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The Power of Saying No

Take a pass on just one thing. Why it's okay to say no sometimes.

Jessica Barron is a mother of three young children, part-time pediatrician, and wife of a busy radiologist. She appears to have it all. But like so many other moms, she was overwhelmed. “I constantly feel like some ball I am supposed to be juggling is laying pathetically on the ground,” she says. Then, she did something that some moms have not found the courage to do.

She said no.

Barron was offered a promotion at work which would”ve increased her hours significantly. “The career woman in me was thrilled,” Barron says. “The mother in me was devastated and panicked about losing more precious moments with my young children. Ultimately, the mother convinced the career woman to decline the position,” Barron says. It wasn’t easy, but saying no was what she felt was best for herself and her family.

In the universe of self-care (which is often overshadowed by the larger universe of a perceived “perfect life”), the decision was huge for Barron. At first, she says she felt relieved, but not necessarily at peace. As time has gone on, however, the peace has settled in and saying no feels like it was exactly the right decision for her.

“We all try to figure out day to day what the right balance is for ourselves and our families…and the ground is constantly moving,” says Barron.

“No” Peace

That lack of peace in saying no is not uncommon, according to Leslie Potter, founder of PureJoy Parenting in Lafayette. Potter says that the “yes” cycle is hard to break because it “often requires feeling feelings that we may not be comfortable with or accustomed to by turning toward our own needs.” Potter notes that busy moms have to be willing to feel selfish or unsupportive, thereby giving them the power to say no. She points out that feeling these things should never be confused with thinking these things or realizing these things as truths.

Kristin Stiles, a mom of two young children and CEO of a revolutionary babysitting app, says she used to say yes to almost everything.

“I felt guilty if I said no, as if that meant that I wasn’t a good mom because I wasn’t thrilled to spend hours and hours volunteering at my kid’s school. I felt like the other moms would judge me and I already carried a crazy amount of guilt for being a working mom. I thought if I could volunteer at school then maybe that would alleviate some of the guilt, but, it only made it worse,” Stiles says.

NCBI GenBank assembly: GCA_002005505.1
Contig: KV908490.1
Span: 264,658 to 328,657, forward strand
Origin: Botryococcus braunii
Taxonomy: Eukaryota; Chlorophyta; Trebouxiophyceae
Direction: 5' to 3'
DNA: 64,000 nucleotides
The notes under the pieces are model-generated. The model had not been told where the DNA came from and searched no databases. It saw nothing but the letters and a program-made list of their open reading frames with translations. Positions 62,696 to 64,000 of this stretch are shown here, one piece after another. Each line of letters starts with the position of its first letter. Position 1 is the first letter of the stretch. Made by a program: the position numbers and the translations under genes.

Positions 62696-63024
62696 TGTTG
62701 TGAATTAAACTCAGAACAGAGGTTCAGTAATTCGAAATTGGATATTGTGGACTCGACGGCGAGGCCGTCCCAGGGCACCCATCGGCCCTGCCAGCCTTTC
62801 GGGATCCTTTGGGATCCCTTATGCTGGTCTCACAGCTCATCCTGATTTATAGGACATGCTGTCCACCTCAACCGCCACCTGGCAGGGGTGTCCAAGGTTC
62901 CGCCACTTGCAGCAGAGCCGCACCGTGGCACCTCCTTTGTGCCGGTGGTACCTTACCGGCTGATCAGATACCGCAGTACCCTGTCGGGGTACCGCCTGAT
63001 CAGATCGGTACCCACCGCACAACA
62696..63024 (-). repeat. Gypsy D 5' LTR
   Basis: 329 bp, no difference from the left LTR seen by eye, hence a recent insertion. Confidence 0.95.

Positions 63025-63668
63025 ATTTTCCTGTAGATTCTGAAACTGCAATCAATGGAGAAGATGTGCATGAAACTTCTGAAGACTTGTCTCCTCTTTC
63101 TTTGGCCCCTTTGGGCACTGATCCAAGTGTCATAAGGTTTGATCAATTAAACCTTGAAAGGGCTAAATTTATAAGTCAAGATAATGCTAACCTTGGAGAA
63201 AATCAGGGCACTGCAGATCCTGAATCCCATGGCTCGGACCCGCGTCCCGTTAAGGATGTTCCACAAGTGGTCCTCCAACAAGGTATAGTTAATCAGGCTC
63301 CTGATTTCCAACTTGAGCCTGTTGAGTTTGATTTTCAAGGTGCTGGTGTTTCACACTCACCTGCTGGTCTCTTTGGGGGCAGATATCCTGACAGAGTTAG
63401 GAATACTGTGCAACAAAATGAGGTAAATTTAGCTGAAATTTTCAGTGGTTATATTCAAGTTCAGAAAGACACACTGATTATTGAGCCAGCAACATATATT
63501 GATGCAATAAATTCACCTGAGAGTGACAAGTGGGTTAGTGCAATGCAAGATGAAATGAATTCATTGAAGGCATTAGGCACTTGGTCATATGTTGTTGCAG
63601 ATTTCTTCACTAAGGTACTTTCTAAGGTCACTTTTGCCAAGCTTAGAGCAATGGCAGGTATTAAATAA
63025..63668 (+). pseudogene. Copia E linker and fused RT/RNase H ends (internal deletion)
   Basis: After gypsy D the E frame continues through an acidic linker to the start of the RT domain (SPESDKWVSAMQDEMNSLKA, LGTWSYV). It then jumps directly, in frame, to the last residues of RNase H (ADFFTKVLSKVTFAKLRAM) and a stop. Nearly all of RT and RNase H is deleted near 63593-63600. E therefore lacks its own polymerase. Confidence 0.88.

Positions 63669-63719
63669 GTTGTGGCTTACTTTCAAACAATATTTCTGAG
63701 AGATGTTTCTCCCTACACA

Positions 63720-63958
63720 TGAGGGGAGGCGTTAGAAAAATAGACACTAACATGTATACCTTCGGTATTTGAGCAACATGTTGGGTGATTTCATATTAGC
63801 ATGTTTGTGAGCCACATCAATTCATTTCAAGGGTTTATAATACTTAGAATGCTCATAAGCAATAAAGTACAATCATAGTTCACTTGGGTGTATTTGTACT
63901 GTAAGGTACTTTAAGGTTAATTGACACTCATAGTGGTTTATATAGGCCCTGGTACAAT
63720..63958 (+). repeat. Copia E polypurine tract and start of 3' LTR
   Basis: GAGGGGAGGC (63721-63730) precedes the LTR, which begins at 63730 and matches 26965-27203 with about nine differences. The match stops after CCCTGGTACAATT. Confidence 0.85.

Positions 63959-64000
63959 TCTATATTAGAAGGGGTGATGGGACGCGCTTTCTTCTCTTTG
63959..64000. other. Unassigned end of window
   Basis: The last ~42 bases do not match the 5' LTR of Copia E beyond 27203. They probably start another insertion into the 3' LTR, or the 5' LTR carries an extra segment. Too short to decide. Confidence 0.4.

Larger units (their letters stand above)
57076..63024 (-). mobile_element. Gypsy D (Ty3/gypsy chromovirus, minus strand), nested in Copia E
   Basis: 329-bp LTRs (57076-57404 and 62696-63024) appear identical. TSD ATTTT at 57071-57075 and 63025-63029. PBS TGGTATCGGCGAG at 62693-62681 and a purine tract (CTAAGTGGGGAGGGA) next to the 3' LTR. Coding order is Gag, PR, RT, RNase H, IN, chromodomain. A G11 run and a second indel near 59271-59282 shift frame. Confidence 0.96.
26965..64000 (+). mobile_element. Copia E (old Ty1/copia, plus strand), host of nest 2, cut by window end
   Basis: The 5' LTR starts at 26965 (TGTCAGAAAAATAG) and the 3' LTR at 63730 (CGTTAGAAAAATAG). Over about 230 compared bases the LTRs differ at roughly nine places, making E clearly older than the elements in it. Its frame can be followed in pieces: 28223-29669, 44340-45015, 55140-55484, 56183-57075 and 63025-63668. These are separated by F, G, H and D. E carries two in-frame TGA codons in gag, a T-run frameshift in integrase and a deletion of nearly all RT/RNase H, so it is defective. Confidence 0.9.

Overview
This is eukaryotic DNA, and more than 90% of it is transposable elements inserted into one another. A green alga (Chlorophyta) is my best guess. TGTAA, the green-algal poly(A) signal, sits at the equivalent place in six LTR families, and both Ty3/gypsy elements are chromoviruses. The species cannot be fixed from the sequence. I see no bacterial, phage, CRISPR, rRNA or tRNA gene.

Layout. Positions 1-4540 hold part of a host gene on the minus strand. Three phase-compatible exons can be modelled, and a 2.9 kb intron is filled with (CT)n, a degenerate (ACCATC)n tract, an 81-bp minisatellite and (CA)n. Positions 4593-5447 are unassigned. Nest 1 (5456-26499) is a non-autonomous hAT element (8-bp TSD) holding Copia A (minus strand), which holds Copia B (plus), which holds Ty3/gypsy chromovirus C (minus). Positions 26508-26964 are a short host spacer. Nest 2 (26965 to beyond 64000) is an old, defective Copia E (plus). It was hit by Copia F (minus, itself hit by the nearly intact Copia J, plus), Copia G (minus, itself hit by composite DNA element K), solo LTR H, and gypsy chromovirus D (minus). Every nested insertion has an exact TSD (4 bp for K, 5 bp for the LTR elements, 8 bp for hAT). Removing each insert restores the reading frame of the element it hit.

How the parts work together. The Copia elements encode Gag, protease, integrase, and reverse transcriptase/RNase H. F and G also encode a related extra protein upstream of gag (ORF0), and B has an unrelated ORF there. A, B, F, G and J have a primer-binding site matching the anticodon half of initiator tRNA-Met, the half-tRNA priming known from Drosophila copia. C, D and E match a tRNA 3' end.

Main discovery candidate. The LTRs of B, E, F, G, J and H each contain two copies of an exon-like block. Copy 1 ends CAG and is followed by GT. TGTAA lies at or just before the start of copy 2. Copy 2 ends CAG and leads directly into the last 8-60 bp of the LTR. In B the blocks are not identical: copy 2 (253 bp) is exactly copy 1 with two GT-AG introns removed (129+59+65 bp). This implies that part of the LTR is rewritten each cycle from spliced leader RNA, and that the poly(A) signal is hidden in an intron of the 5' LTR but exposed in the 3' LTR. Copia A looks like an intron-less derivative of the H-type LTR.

The stress of additional commitments on top of everything else became overwhelming, Stiles says, and she became grumpy with her husband and kids. Fortunately, someone reminded her that her time is precious and limited and the word no is a great one to use, especially if she’s not ecstatic about doing something. Now, instead of taking on volunteer hours at school, Stiles will spend extra time kicking around the soccer ball or skiing with her family, which are things that they all enjoy more and together.

As a stay-at-home mom of two girls, Renèe Rozycki of Denver says that the more time she spends volunteering in the classroom or the community, the more invitations and requests she’s received.

“While I want to be involved and apply my skills, I still have to prioritize the needs around me and decide how they”ll impact my family,” she says. “As long as I remind myself that I’m declining something for the sake of my own sanity, it helps counteract some of the guilt that often comes with saying no.”

Forget the “Ideal” and Get Real

“As parents, we need to forget about the ‘ideal image” of a parent that we have and be more real,” says Shayna Brody Whitehouse, Ph.D., a licensed psychologist in Boulder County. “We need to balance our participation in all our commitments with our and our children’s happiness.”

Whitehouse says that letting go of the mythical ideal creates balance, relieves stress and ends up giving us the gift of connection, both to ourselves and to our families. The connections made can be far more valuable than any time you might commit to a board, project or fundraiser.

Perhaps we can all use a little more of the simple secret Michelle Logan, a working attorney and mother of three, abides by. She says she’s never been a chronic yes person.

“It’s all about figuring out what you value, what will bring you and your family joy, and prioritizing that,” Logan says. She admits that she’s under no illusion that she’s got it all together and things are perfectly balanced, but does know that if she did say yes to the many outside-work-and-family requests she gets, she”d be “completely insane.”

“I love and value chill time with my family,” Logan says, ‘so that makes it easy to turn down requests that would otherwise drain the time that we have together for that.”

Steps to Saying No

Consider these steps before you say yes or no to a certain project or commitment.

  1. Drop the guilt and ask yourself if whatever is being asked of you is something you’re excited to do.
  2. Consider your priorities and enjoyment. Realize that what you prioritize and enjoy may be different than what someone else values and appreciates, and that is just fine.
  3. Let go of the impossible pursuit of perfection. There is no one ideal. What matters is your happiness as yourself and as the very important person you are within your family.

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